Tuesday, August 10, 2010


Aldo is my host dad. For the past week, my host mom has been in Uruguay dealing with some legal stuff. She is from Uruguay, so this isn't particularly crazy. At the beginning of this week, I was super terrified that Aldo was extremely bothered by me and that a whole week of the two of us alone would end with me sleeping in the elevator and subsisting off of empanadas and piropos.

This week I've learned that Aldo is not Argentine, or even from Uruguay, but is Italian. He's never bothered to naturalize, but also spends about equal time in Argentina and Italy. He's 77 and is an architect.

Aldo likes to watch TV. He's kind of on vacation right now I think...he loves watching the news. However, he absolutely hates every politician and is very conservative. I have yet to admit to him that I voted for Obama or that I like tofu. Every time they mention Obama on TelEspana (IDK why we watch this instead of like, an Argentine channel) he scoffs and complains about how little he's done. Maybe we don't watch Argentine channels because he would murder someone if he had to hear about Kirschner doing anything "good." Today there was an accident with this building and the announcer would say "we don't know if the victims are alive or dead." Aldo spent about ten minutes explaining to me that it wasn't that hard to check if someone was alive.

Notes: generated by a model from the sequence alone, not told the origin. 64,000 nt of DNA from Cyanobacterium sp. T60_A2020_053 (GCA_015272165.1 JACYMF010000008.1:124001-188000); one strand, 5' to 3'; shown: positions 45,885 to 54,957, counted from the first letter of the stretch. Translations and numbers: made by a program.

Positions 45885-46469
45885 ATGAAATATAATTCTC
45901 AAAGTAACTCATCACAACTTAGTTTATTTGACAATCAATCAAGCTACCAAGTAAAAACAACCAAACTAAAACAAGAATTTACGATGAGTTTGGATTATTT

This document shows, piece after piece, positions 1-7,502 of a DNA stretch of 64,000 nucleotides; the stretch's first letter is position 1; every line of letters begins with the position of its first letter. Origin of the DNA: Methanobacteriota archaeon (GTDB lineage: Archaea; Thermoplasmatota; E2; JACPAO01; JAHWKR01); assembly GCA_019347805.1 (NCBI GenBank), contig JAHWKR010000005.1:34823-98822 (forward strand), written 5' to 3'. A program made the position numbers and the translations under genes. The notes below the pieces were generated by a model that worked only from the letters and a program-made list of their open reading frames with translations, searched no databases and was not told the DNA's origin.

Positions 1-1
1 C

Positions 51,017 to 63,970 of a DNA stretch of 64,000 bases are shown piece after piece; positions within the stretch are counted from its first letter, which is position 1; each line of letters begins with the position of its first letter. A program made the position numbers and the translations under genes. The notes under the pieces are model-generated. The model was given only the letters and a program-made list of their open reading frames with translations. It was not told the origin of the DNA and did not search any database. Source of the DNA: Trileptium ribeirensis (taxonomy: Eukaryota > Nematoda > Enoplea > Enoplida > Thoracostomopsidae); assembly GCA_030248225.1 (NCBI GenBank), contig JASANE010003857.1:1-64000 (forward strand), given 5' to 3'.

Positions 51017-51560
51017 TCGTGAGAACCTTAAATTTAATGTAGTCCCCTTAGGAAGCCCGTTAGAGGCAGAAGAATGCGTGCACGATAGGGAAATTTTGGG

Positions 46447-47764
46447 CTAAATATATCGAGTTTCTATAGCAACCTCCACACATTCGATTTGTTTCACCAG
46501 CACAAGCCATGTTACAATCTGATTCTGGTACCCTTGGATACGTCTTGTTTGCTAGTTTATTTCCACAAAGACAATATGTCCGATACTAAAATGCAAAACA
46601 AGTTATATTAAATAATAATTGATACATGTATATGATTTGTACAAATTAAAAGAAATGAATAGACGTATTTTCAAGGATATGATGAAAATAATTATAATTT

We also had a long conversation about the microwave. We were having a "pasta thing" for dinner (that's what he called it--it was a lasagna with spinach, slices of ham and...hard boiled it) and he told me I could microwave my portion, but there was no way he was going near it. He called it "the monster in the corner" and promised me that if it didn't have fire in it, he wasn't going to use it.

Last night I was heading to my UBA class. I had my backpack and was unlocking the door when he asked me "what's that thing on your back?" I stared at him, confused. He then informed me that the only thing I really needed for class was a notebook and a pen. He wouldn't let me leave until I'd put everything else in my room and then was like, isn't that better? it was awkward in a caring way.